The degree of difference in reactions to this friction test tells you how one-sided (unilateral) that horse has become. A normal reaction of the horse to friction in the loin is 1" to 3" dip. A really friction sore horse is going to dip 2 or three times that. The well used horse that dips twice as much on one side than the other is well developed on the one hind showing least reaction. The lead is on the side of most reaction. The imbalance is easy to determine without ever getting on the horse or watching it move. How deeply inset this is, and the difficulties of  balancing the horse thru riding and saddling can be told thru another 8 muscles to be palpated and examining the feet. All this tells a story of the rider as well but the saddle often limits the riders ability to correct the problems of training, such as bending to the right and taking a right lead. Most training techniques for bending to the right are close to teaching to work with pain and pretty sad. Are you listening horsetrainers?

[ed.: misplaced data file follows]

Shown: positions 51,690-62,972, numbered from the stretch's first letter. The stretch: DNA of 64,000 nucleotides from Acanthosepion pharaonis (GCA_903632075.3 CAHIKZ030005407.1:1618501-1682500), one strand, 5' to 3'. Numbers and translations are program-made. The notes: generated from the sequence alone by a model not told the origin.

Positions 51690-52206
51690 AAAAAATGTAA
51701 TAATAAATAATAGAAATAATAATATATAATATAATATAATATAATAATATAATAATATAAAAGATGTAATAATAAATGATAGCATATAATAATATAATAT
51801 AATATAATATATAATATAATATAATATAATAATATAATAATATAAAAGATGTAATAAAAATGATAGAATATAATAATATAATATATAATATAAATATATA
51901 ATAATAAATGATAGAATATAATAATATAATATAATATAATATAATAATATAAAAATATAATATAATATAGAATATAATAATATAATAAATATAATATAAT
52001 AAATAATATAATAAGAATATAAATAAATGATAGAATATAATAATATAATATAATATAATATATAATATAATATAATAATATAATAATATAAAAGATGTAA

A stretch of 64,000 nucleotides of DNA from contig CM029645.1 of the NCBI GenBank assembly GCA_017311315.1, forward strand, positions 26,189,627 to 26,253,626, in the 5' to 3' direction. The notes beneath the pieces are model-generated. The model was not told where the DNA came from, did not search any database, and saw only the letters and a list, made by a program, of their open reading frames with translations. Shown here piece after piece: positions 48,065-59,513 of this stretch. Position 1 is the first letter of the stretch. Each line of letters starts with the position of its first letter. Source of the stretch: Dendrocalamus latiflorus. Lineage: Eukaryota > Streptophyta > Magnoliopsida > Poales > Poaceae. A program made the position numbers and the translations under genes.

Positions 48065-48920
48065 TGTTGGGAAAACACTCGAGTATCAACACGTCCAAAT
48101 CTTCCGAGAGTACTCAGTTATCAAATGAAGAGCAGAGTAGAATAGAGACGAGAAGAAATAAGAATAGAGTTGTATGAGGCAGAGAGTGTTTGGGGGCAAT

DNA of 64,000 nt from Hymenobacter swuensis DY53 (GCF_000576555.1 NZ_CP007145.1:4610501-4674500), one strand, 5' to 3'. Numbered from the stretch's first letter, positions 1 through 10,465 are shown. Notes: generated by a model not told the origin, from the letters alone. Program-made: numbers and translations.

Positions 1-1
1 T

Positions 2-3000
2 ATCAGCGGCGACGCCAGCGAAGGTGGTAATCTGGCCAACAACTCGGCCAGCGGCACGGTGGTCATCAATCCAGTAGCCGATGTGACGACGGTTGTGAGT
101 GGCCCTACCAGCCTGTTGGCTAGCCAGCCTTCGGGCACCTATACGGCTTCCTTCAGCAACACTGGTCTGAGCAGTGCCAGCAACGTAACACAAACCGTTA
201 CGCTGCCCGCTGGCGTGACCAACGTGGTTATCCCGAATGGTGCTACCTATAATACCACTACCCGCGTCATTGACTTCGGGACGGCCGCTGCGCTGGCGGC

I hope this gives you a better picture of your horse. Thanks, LEN

Now the Saddling techniques used for development of the lazy left hind in the left lead dominant horse.  Or the lazy Right hind in the right lead prefered horse.
   To re-balance how your horse uses his body,  you must switch his timing. To do this in 3 strides is like a real Santa Claus for English riders.  For the gaited horse the only means for such is what I'm describing thru mechanical means via the saddle and the way you allow your horse to carry his body's load. For the western riders it's much the same as the gaited horse. Just a simple adjustment of the shims and your stirrups.